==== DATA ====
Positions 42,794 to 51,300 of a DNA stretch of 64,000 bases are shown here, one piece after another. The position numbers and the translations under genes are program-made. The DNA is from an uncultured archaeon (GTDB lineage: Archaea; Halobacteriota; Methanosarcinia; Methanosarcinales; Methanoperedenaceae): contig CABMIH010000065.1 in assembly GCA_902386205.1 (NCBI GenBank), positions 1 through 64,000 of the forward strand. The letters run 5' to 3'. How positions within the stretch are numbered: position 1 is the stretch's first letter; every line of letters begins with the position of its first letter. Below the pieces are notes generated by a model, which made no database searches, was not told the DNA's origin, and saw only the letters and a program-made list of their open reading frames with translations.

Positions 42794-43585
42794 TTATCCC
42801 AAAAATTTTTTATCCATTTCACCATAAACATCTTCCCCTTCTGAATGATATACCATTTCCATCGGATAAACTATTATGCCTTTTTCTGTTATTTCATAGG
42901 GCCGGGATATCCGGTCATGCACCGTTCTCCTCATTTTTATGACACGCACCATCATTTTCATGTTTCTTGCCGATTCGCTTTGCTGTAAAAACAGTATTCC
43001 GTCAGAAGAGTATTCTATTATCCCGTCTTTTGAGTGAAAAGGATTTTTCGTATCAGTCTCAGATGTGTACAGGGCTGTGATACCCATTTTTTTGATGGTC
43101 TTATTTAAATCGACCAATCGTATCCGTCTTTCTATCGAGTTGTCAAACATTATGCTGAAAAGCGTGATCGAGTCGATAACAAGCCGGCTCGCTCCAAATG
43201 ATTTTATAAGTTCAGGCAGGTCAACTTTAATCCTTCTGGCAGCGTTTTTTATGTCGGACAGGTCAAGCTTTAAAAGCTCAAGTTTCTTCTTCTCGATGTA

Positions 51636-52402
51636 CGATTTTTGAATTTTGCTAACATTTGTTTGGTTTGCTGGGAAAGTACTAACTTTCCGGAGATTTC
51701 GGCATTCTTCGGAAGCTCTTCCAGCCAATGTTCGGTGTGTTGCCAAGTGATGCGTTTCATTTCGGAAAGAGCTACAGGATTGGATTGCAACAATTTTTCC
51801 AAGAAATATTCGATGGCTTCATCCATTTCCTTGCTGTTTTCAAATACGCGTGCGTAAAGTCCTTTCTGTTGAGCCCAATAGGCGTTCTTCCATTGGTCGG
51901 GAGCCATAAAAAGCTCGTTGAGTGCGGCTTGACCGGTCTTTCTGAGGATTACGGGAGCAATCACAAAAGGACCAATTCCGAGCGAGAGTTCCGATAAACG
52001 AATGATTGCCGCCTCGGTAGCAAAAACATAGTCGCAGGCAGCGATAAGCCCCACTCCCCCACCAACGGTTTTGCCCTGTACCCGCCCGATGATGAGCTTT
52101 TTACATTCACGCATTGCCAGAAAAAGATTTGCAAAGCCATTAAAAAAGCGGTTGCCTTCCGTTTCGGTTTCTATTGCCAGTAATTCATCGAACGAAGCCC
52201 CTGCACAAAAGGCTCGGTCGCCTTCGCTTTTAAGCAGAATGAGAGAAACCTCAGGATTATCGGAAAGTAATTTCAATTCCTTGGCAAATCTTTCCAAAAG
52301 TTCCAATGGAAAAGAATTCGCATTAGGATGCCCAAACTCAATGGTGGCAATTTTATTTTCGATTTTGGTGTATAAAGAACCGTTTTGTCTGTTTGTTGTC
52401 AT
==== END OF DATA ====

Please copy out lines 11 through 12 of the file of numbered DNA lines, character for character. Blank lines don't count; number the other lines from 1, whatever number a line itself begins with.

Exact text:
51701 GGCATTCTTCGGAAGCTCTTCCAGCCAATGTTCGGTGTGTTGCCAAGTGATGCGTTTCATTTCGGAAAGAGCTACAGGATTGGATTGCAACAATTTTTCC
51801 AAGAAATATTCGATGGCTTCATCCATTTCCTTGCTGTTTTCAAATACGCGTGCGTAAAGTCCTTTCTGTTGAGCCCAATAGGCGTTCTTCCATTGGTCGG